Yes - and twenty years ago, those owning the accounts payable system were fiercely guarding it against those who owned the general ledger system. Payroll and HR were two different silos as well. ERP systems put an end to that and compelled integration on common platforms. It's IT's turn now. The real question: standards or proprietary?
There's ROI here in reducing complexity and enabling cross-functional process, and I'll bet on the ROI over the politics.
It seems to me, that integating back end systems is a high priority for most CIOs. This article outlines the big picture of hardware and software integration efforts so far: http://www.cioupdate.com/trends/article.php/3307401. The effort as of late includes ERP systems in particular ... especially since the passage of Sarbanes-Oxley.
Getting rid of all the silos and gaining a single view into the infrastructure seems to be one of those holy grail goals for most CIOs. Otherwise, they are stuck supporting and maintaining 100s of disparate apps. and infrastructures that don't interoperate, or if they do, require extensive programming and baby sitting to make work correctly.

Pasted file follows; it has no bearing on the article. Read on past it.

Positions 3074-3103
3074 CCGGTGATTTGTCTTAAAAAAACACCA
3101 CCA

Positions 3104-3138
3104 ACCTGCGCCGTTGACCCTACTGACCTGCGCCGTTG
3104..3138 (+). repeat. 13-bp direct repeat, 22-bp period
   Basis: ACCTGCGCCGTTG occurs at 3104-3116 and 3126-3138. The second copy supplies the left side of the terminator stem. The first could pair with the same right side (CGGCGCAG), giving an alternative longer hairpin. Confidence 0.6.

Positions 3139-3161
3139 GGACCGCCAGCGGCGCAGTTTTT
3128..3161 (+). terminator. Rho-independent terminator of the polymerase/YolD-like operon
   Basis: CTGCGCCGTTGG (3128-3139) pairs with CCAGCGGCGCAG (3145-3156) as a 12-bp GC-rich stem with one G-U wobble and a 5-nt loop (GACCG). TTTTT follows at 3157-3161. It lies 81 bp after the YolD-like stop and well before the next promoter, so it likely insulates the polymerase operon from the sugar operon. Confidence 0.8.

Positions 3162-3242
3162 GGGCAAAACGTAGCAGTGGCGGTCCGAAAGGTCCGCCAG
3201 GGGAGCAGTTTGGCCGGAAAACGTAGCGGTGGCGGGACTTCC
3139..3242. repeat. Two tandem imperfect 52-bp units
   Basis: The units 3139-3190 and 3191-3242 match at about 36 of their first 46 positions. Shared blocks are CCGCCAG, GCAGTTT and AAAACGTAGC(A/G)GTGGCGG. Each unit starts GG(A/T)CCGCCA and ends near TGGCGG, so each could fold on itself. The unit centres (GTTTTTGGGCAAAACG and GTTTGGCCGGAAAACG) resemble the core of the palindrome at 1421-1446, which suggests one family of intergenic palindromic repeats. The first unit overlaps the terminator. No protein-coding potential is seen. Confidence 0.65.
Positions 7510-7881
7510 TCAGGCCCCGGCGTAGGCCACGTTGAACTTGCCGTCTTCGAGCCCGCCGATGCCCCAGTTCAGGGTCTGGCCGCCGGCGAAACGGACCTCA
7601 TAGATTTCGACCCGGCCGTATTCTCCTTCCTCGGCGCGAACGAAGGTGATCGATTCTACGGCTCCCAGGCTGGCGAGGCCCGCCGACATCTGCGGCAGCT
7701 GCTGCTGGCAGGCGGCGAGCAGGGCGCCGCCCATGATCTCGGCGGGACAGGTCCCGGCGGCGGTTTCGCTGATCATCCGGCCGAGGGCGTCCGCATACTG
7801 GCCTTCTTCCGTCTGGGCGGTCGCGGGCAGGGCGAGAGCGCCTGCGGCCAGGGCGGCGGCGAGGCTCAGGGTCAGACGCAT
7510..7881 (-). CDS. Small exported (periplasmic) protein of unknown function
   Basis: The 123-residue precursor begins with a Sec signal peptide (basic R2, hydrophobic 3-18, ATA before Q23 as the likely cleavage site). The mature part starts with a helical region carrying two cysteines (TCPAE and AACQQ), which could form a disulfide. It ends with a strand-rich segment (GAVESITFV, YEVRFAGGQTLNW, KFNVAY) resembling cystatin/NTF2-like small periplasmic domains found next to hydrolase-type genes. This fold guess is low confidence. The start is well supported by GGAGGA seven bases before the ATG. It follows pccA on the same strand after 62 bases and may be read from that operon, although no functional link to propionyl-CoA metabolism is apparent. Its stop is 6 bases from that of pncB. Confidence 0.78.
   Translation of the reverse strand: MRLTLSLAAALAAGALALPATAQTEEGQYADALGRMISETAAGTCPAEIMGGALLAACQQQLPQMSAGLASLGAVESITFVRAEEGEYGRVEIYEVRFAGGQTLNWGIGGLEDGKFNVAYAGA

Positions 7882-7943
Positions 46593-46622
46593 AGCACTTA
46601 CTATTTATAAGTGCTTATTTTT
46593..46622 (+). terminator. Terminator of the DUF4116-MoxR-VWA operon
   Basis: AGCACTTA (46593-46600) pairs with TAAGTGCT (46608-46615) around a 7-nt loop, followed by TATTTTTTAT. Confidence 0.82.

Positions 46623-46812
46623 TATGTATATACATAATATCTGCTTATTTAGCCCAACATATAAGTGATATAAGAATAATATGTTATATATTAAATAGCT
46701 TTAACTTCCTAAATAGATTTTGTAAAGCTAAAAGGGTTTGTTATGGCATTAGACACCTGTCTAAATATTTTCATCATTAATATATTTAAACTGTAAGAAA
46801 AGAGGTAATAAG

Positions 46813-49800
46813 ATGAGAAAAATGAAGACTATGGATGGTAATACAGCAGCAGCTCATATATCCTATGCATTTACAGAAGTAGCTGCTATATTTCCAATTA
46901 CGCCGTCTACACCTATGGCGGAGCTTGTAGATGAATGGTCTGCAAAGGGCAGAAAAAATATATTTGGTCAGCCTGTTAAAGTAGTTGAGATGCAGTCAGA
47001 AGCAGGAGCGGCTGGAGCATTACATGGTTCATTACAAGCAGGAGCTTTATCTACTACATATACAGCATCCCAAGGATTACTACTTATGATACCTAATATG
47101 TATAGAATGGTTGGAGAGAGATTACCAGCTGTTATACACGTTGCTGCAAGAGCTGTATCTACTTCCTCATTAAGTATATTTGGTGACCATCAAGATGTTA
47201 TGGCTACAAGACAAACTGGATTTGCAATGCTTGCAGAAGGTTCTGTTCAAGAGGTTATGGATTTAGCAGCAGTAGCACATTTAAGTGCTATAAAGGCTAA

It's been such a long time since, and bumping into this discussion while searching for today's systems worth adding a little time-line.
My point is that most open-source solutions are growing at a rate that is too fast for proprietary providers to cope with. Some analysts even say there are open-source erp's that provide more then traditional providers, in terms of capabilities and speed.
Based on Sourceforge reports, today's most used is Openbravo.